Dress Aboard the Titanic
When first class passengers boarded the Titanic in April 1912, they did so with large trunks full of clothing for the voyage. It was customary to change clothes several times each day on many of the large ocean liners, and the Titanic would be the most elegant of all. Certainly, fashionable women, and men too, desired to fit in with their peers and show off their finest attire on the grandest ship ever to cross the Atlantic.
Men’s Formal Wear in 1912
Passenger Archibald Gracie later recalled, “Full dress was always en règle; and it was a subject both of observation and admiration, that there were so many beautiful women—then especially in evidence—aboard the ship.”
Colonel Archibald Gracie
A well-known fashion designer was aboard, named Lady Duff-Gordon. Famous in New York, London, and Paris, her designs often featured a split skirt, low neckline, less-restrictive corset, and more revealing lingerie. When other first class passengers discovered Lucile, as she was known professionally, would be on board the Titanic, many of them made sure to obtain some her creations to wear during the voyage.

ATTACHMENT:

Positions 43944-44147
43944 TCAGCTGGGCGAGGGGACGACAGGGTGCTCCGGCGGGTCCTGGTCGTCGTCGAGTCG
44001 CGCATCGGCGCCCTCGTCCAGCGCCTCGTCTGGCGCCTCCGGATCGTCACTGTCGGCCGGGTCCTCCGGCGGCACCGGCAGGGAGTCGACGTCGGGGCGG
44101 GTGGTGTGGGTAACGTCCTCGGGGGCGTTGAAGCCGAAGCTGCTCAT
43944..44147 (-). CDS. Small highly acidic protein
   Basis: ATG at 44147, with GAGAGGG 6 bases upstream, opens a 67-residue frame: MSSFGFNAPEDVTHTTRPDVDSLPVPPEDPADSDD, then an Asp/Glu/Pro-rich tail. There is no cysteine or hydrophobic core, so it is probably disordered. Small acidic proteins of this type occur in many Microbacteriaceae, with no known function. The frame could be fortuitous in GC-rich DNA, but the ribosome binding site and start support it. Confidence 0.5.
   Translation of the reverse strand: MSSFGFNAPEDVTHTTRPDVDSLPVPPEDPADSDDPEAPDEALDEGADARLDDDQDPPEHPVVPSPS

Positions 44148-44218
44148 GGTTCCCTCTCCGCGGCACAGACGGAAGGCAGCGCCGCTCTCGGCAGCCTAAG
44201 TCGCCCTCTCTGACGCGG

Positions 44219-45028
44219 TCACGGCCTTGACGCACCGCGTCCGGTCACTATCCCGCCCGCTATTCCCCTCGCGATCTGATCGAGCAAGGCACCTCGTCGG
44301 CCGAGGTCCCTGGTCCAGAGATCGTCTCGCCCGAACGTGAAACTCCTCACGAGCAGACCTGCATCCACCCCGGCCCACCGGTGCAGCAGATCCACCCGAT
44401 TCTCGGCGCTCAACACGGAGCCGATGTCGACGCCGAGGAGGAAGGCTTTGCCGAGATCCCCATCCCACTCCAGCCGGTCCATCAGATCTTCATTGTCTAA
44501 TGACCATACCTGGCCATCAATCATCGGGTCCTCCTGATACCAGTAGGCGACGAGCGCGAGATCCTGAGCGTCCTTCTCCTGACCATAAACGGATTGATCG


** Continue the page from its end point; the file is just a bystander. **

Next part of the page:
Lady Duff Gordon
The Edwardian style focused on straighter lines and less constricted clothing for women, rather than the bustles and full skirts seen in Victorian days. But the fine details were everywhere, from elegantly trimmed hats and expensive jewelry to silk draping off the shoulder and delicately embroidered footwear.
Dinner on Titanic was a formal occasion, where men dressed in tailcoat, white waistcoat, and white bow tie. Women wore evening gowns, no hat, long white gloves, kid leather or satin shoes to match their gowns, opera bag, fan, and perhaps a scarf. Hats were worn only during the day.
After the ship collided with the iceberg on the night of April 14, a steward gave Benjamin Guggenheim a sweater and a lifebelt to wear. When he realized he probably would not survive, he and his valet returned to their cabin and changed into their finest dinner apparel. They then helped load women and children into the lifeboats. Guggenheim told a bystander, “We’re dressed in our best and are prepared to go down like gentlemen.”